As you remember, last season my criticism was pretty much what you’d expect of any review of any reality show, its lack of reality. That was the trend that poured from the poly community, and Showtime must have absorbed it all. The result was a season that dealt with some pretty serious issues if your household is going through them.
In season two we see the newly introduced triad experiencing some friction right out of the gate. We see a lot of lessons from this triad that I’ve written about before. Leigh Ann is feeling left out of the loop because life sometimes just isn’t cooperative with the schedules we’d like to keep. Instead of talking to her husband, Chris, and their girlfriend, Megan, about it she has an affair, which she tries to justify with the poor excuse that she feels she’s being neglected at home. We find out after some time that she has some resentment over how involved Megan is in their marriage and that she has felt this way since the beginning. The two remaining member of the triad are railroaded by this sudden revelation, as it had not been discussed in the entire three years of the relationship.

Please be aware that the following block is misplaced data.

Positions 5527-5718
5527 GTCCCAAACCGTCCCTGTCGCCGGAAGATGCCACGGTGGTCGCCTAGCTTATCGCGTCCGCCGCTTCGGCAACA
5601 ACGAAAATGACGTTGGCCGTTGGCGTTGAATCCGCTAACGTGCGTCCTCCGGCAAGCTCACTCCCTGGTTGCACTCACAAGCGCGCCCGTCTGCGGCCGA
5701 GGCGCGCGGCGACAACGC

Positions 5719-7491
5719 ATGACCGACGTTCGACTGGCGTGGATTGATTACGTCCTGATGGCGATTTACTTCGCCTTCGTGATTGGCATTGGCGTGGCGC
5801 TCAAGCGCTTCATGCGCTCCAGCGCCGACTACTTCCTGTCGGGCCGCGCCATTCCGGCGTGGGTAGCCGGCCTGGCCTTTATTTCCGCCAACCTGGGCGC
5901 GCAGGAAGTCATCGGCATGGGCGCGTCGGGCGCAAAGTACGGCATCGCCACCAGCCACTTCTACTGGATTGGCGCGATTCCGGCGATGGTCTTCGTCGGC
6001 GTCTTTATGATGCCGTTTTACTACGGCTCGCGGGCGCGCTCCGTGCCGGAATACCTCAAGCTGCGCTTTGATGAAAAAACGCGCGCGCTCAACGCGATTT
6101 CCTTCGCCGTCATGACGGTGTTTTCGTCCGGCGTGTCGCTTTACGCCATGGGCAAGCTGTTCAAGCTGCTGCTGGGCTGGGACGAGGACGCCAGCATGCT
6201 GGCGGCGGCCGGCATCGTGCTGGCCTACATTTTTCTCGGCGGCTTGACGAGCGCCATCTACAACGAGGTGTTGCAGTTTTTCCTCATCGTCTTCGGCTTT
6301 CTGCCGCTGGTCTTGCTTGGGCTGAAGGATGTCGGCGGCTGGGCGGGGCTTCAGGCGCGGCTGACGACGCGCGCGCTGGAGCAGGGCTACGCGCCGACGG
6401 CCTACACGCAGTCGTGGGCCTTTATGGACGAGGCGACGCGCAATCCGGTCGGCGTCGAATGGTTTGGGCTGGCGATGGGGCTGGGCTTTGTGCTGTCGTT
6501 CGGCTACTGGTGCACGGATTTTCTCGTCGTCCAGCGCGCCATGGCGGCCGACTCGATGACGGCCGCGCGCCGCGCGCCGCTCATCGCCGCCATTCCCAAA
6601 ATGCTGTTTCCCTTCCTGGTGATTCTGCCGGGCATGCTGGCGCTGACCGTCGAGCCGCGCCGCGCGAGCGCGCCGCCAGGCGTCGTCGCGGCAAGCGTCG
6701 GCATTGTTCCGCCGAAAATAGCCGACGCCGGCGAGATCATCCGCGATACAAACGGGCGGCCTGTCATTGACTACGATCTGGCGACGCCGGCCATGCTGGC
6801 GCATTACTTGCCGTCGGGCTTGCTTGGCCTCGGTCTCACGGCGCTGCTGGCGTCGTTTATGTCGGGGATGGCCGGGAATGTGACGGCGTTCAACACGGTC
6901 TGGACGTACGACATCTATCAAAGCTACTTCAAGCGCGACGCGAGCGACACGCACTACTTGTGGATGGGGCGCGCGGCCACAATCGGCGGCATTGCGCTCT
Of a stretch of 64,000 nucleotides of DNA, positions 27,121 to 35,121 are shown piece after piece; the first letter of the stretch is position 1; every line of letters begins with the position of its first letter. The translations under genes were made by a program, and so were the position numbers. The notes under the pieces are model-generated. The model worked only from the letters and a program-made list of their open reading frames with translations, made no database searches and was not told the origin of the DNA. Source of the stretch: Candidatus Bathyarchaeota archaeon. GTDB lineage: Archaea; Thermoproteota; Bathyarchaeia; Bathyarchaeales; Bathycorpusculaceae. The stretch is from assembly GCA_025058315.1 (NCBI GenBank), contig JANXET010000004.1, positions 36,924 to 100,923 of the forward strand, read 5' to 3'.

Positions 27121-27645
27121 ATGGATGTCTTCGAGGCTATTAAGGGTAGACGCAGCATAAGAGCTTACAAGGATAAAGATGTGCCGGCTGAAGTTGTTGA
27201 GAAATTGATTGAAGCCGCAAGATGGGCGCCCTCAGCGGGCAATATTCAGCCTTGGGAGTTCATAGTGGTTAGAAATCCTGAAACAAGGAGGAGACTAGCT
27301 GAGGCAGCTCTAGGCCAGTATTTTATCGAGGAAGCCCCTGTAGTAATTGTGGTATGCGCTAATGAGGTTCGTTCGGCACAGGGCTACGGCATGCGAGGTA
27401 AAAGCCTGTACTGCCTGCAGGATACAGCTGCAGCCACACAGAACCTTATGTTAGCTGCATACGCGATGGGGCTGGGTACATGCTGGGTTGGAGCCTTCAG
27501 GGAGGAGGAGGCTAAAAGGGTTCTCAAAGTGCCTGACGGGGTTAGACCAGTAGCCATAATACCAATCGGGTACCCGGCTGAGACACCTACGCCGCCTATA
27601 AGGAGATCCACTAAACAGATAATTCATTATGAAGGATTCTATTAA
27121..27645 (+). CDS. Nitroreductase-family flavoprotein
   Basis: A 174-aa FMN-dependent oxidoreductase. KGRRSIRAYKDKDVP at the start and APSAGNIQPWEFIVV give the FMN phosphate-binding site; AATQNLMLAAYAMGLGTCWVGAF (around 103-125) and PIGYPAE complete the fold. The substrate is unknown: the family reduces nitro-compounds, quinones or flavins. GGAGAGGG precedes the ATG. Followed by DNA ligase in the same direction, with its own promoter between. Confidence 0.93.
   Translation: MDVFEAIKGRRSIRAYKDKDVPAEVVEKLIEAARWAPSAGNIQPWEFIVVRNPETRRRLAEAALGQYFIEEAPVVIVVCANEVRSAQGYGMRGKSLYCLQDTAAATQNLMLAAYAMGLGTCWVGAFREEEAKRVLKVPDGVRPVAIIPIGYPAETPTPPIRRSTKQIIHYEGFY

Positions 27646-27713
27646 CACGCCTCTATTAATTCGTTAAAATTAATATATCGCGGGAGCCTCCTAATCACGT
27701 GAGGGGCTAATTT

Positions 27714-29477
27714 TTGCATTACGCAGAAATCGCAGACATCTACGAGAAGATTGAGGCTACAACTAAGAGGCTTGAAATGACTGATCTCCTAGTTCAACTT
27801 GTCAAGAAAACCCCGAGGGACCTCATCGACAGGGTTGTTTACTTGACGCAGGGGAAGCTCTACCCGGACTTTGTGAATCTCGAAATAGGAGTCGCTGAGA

The lessons here are:
- Communication, communication, and even more communication. Before poly. During poly. Communicate.
- Cheating is always cheating. Own your behaviour, don’t excuse it.
- Never be poly or arrange your relationship just to make a partner happy. Talk about it and compromise, but don’t just let it happen, or it will most likely fall apart on you all later. There is no room in poly for conflict avoidance or placation.
The situation with the triad also brings up a few good points. What do you do if you’re deeply committed to one partner and the other decides it isn’t working? As a triad this is huge. Do you ask to continue with the other person outside of the triad? Do you risk your marriage trying not to lose either one? Do you agree to have the conflicted partner see others as well? Chris grapples with these questions as he tried to save his marriage and be true to Megan and her feelings, and neither of them seem to consider the place it puts him in as she fights for her relationship with him.